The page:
Project Background

Our client, a major railroad in the continental US, has a remanufacturing facility in the southeast responsible for rebuilding rail installation and maintenance equipment used by the road crews. This project focused on the Jackson tamper machine. Historical data indicated an average cost of >$300k per Jackson tamper in material costs and labor of 1,500 hours. The approved budget for 2007 would allow 12 tampers to be rebuilt. Proper staffing levels were also a question mark due to optimal manpower requirements not being known due to excessive rework and vendor quality issues. Customer (road crews) quality and dependability also needed to be improved.

Our client had a history of using additional manpower and inflated schedule to meet the demand. This led to excess cost via additional manpower and cycle time.

Discovery Mapping

Beginning with Value Stream Mapping, the team decided to Value Stream the 3 stations or “spots” used for the tamper assembly. With each map they discovered an imbalance of processing times and random railcar storages, marked as inventory, between the value added steps of their processes. The SBTI facilitators helped the client qualify the efficiency of the process by measuring the duration of time at every value added and non-value added steps in the process. What we discovered is what SBTI calls “the delay ratio” of the process. Delay ratio is defined as (total value added time) divided by (total value added time + total non-value added time). The performance of these three tamper assembly spots had a delay ration in the 64% range. Meaning that about 36% of the time there were no value-added activities going on with a typical tamper assembly.

Analyze Phase

The investigation revealed that we did not have any standard work instructions in order to identify in detail the work to be performed at each spot! Without this information, assembly was loosely in the hands of the individual employee. This of course led to longer build times and inflated costs. Through employee interviews and process observation, we were able to identify not only work content at each station, but actual assembly times for the installed components. In addition, a content manual with part drawings and numbers was generated and distributed at each workstation to further assist the employees in the assembly of the tamper components. Non-value added elements were greatly reduced by generating a lost time record. This was a repository of delay events identified by the line workers during the assembly process. By focusing on these non-value added activities, the business was able to quantify the cost and schedule delay of these delay events. As a result, key suppliers were identified that were contributing to these delays due to inferior quality of purchases components. These suppliers were brought in to discuss the issues and to formulate an improvement plan.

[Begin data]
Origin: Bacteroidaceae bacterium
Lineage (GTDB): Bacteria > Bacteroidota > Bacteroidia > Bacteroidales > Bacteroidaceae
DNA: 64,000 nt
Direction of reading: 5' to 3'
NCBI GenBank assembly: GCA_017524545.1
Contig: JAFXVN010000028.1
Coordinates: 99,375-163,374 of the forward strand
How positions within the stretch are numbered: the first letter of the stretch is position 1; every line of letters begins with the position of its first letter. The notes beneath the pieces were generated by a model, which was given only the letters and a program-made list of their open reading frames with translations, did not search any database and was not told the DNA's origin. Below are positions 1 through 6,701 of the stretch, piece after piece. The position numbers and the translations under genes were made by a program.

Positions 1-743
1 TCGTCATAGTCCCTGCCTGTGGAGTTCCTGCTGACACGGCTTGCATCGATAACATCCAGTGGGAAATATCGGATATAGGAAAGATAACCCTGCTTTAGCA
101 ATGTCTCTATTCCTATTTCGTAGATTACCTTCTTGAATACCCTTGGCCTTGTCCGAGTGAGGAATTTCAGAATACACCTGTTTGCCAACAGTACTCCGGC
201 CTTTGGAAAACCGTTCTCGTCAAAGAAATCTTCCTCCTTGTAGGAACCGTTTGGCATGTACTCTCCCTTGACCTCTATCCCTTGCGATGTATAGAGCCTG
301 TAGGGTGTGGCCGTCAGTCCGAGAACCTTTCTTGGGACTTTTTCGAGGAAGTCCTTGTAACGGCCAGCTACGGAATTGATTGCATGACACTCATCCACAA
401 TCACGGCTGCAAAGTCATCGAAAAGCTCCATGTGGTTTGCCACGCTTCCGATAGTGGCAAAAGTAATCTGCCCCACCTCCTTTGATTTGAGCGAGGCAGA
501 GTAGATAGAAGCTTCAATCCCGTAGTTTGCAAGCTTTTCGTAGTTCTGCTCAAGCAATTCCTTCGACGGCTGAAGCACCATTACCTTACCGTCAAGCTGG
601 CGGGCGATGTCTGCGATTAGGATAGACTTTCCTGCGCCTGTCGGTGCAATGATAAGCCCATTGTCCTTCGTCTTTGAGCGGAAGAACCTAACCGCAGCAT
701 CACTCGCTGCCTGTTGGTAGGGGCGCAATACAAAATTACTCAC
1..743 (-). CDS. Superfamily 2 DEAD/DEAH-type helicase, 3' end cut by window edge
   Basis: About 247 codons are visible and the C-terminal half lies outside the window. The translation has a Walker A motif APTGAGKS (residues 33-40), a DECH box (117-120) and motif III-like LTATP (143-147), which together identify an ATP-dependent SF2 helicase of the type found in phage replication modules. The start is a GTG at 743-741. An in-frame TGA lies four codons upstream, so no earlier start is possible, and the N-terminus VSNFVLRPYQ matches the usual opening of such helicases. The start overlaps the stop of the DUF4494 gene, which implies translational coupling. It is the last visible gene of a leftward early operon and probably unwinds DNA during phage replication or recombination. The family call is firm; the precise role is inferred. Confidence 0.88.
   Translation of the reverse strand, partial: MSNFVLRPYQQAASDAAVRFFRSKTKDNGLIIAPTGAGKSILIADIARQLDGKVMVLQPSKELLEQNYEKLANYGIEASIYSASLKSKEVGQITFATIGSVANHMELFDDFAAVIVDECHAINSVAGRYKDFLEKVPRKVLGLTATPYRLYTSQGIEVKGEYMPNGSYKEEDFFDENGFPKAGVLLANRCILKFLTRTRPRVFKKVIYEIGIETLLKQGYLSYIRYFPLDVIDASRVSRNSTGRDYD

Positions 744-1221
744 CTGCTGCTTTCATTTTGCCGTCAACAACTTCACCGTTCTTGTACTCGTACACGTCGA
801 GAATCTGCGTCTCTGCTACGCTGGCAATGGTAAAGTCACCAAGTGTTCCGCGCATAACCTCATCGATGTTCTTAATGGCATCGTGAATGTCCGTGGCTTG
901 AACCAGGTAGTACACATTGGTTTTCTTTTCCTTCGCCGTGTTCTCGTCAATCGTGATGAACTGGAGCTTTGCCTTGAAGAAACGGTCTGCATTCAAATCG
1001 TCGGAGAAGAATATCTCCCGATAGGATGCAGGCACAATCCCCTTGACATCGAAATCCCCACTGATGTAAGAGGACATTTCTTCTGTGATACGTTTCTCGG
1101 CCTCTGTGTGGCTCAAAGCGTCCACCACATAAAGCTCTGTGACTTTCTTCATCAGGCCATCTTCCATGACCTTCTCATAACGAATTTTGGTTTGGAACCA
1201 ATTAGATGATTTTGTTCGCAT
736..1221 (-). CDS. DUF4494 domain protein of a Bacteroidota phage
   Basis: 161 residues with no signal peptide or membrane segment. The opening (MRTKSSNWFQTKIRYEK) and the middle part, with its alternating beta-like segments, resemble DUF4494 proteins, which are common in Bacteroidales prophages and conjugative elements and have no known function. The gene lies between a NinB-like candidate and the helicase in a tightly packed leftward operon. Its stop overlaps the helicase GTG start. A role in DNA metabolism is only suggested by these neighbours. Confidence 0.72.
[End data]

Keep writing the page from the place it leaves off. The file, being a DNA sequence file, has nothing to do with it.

Reducing Causes of Variation

Armed with this delay information, the suppliers in question were asked to make a visit to the rebuild facility and discuss the issues found and to formulate an appropriate corrective action. As a result of this meeting, key items were identified and discussed that directly impacted the ability of the assembly team to efficiently assemble the tamper to the budget. After understanding the delay information and the root causes, we focused our attention on another key discovery. After identifying, measuring and documenting the standard work, we questioned the manpower requirements of the existing assembly process. By using line-leveling techniques, we were able to identify the exact number of employees needed at each of the three workstations. We were then able to re-deploy 3 resources to other areas of the business.

Conclusions and General Results

Using the Discovery Event® methodology, we were able to identify root- causes of variation and many non-value added steps. The tangible results of this discovery event were the identification of non-value added activities that were greatly reduced. Manpower was significantly reduced on the tamper assembly line. Standard work has become the norm. Due to the streamlined process, employees had a better understanding of job requirements and performed to budget. The team also drafted six projects or Kaizens that they believed were essential to realizing the “Discovered” opportunities on similar rebuild lines.

Specific savings deliverables from this event:

  1. The tamper team was able to produce 15 tampers using the same budget
  2. Reduced total hours/tamper from 1500 to 1286 average
  3. Reduced total in-shop dwell by 12 days from assembly start to ship
  4. Reduced total material requirements (including scrap and rework)
  5. Reduced tamper headcount by three
  6. Total cost savings of the above items resulted in three additional tampers at $0 cost or $286K x 3 = $858K of cost avoidance
  7. 90-day warranty expectations were exceeded as a result of this event.